Montreal family doctor Claudel Petrin-Desrosiers sees climate change as an all-encompassing “risk amplifier.”
She says it raises the potential for hazard across the board, from threatening the most basic health determinants, such as air quality and access to food and water, to exacerbating seasonal allergies and tick-borne Lyme disease.
Petrin-Desrosiers, president of the Quebec chapter of the Canadian Association of Physicians for the Environment, is among a group of doctors who say Canada’s health-care system isn’t prepared for the worsening effects of climate change.
Finola Hackett, a locum physician working in rural communities throughout southern Alberta, said ignoring the “climate crisis when it comes to health, long-term, it’s going to be very costly, not just in terms of dollars, but in lives.”
Both say acting now has the potential to save lives.
“That’s motivating enough for us to do the work,” said Petrin-Desrosiers.
Hackett and Petrin-Desrosiers are the lead co-authors of a policy brief on Canada released last week alongside a global report produced by the Lancet Countdown on health and climate change, which is published by the Lancet medical journal.
The Lancet report underscores the health risks of global heating, pointing to the heat dome that settled over British Columbia in summer 2021 as an example.
The heat dome, which caused more than 600 deaths in B.C., would have been “virtually impossible” without the influence of climate change, the peer-reviewed report says.
The Canadian policy brief says the health-care system has the potential to increase resilience to such extreme heat and other climate-related health risks, but it’s far from ready, especially given the COVID-19 pandemic.
It says heat waves may increase the number of emergency room visits by 10 to 15 per cent, further straining health-care capacity and reducing quality of care.
In Alberta, Hackett said she sees patients with asthma and chronic obstructive pulmonary disease, or COPD, during periods of air pollution from wildfire smoke.
Both Hackett and Petrin-Desrosiers said they’re also concerned about the effects of climate change on mental health, having seen evidence of increasing instances of post-traumatic stress disorder following extreme weather events, such as flooding.
That’s worrying, Petrin-Desrosiers said, because access to mental health care in the public system is already lacking, with long waiting lists across the country.
Health Canada’s own assessment of climate change and health published earlier this year says global heating is “already affecting the health of Canadians, and, without taking concerted action, will continue to result in injury, illness and death.”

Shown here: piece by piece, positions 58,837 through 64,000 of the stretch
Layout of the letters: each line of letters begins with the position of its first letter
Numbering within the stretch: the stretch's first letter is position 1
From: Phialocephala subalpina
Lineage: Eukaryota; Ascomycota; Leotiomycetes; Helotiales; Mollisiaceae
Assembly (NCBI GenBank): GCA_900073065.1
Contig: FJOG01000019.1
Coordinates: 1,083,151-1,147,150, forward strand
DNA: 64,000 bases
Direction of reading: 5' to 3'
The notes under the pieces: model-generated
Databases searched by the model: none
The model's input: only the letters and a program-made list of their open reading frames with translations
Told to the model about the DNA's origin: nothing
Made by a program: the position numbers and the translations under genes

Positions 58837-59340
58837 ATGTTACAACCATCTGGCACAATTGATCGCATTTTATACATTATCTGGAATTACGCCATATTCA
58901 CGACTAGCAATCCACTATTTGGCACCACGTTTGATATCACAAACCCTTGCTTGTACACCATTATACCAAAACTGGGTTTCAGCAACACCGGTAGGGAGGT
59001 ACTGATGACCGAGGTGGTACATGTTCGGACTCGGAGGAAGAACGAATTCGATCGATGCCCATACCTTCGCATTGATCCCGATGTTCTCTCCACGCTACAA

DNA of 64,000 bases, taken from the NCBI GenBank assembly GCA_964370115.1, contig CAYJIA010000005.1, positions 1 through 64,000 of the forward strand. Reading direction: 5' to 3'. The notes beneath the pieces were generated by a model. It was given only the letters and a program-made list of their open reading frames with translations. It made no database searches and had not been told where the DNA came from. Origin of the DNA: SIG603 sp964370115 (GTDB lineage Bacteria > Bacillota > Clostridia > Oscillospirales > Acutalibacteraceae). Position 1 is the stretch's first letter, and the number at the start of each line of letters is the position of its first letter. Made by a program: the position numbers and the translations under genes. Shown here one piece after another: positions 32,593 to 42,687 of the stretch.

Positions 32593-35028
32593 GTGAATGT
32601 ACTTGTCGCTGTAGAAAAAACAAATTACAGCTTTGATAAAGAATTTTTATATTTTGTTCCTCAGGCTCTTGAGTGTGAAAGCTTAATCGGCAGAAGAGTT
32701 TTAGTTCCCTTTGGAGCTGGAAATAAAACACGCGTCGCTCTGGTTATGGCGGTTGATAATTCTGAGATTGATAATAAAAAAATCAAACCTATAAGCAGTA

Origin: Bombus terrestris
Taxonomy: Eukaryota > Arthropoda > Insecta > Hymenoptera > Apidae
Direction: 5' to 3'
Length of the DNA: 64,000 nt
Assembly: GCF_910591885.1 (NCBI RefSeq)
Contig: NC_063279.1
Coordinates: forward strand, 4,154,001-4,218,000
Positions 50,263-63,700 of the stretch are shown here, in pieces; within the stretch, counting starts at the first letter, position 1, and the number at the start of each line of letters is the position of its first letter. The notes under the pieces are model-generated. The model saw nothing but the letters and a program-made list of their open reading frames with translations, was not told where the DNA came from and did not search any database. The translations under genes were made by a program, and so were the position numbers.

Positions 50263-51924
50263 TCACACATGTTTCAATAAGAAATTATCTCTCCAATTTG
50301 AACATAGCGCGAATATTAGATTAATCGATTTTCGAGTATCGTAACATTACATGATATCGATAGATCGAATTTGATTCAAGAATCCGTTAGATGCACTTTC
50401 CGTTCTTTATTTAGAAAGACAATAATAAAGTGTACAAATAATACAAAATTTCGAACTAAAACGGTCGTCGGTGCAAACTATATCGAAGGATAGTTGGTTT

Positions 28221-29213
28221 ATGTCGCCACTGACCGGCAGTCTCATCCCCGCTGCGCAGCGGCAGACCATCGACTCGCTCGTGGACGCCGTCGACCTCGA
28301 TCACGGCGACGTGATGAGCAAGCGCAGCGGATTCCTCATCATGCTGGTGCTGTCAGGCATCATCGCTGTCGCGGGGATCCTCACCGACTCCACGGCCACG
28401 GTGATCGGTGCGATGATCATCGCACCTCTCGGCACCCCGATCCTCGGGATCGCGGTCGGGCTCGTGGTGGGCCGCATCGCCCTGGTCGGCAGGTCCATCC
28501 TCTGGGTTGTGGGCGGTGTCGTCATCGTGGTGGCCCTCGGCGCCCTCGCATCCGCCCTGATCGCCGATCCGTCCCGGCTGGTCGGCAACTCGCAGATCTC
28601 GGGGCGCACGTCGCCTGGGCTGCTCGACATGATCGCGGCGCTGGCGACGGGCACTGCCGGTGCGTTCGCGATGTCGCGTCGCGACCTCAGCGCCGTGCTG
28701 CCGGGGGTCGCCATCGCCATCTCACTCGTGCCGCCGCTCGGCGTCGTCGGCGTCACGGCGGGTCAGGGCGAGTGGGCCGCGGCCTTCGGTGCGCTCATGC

Greater warming will bring greater risks, but many impacts could be avoided “if Canada rapidly and substantially scales up efforts now to adapt,” the report says.
The linkages between climate change and health are also the focus of the annual report from Canada’s chief public health officer, Theresa Tam, released last week.
The report says “urgent public health action is required to prepare for, protect against, and respond to current and future health impacts of climate change.”
Both the Health Canada and public health officer’s reports emphasize the importance of involving people who are most affected by climate change in adaptation planning, noting vulnerability is often linked with additional social inequities, such as low income, inadequate housing and food insecurity.
Such reports, along with some actions at the provincial level, show there is increasing recognition of the health risks posed by climate change, Hackett says.
“But in terms of, actually, do we have measures in place in our clinics, in our hospitals, in our health organizations, we’re just in the early stages,” she says.
The Canadian policy brief notes the governments of B.C., Ontario and Quebec have taken steps to assess links between climate change and health, but Hackett said such initiatives are “fragmented” without some kind of national co-ordination.
Similarly, Petrin-Desrosiers said Health Canada committed on paper to improving resiliency in the health-care system, but that hasn’t yet translated into action at the pace needed to address the growing risks.
The doctors’ policy brief recommends that provincial and territorial health authorities undertake climate-resilience analyses to identify priority actions, and calls on Ottawa to create a national secretariat “to co-ordinate the transformation of Canada’s health system” into one that’s resilient to the effects of climate change.
Itsuggests adaptation measures could include climate risk training for health workers and creating health-care contingency plans for extreme weather events.
The federal government is set to finalize a national climate change adaptation strategy by the end of this year, with health and well-being as one of five key areas.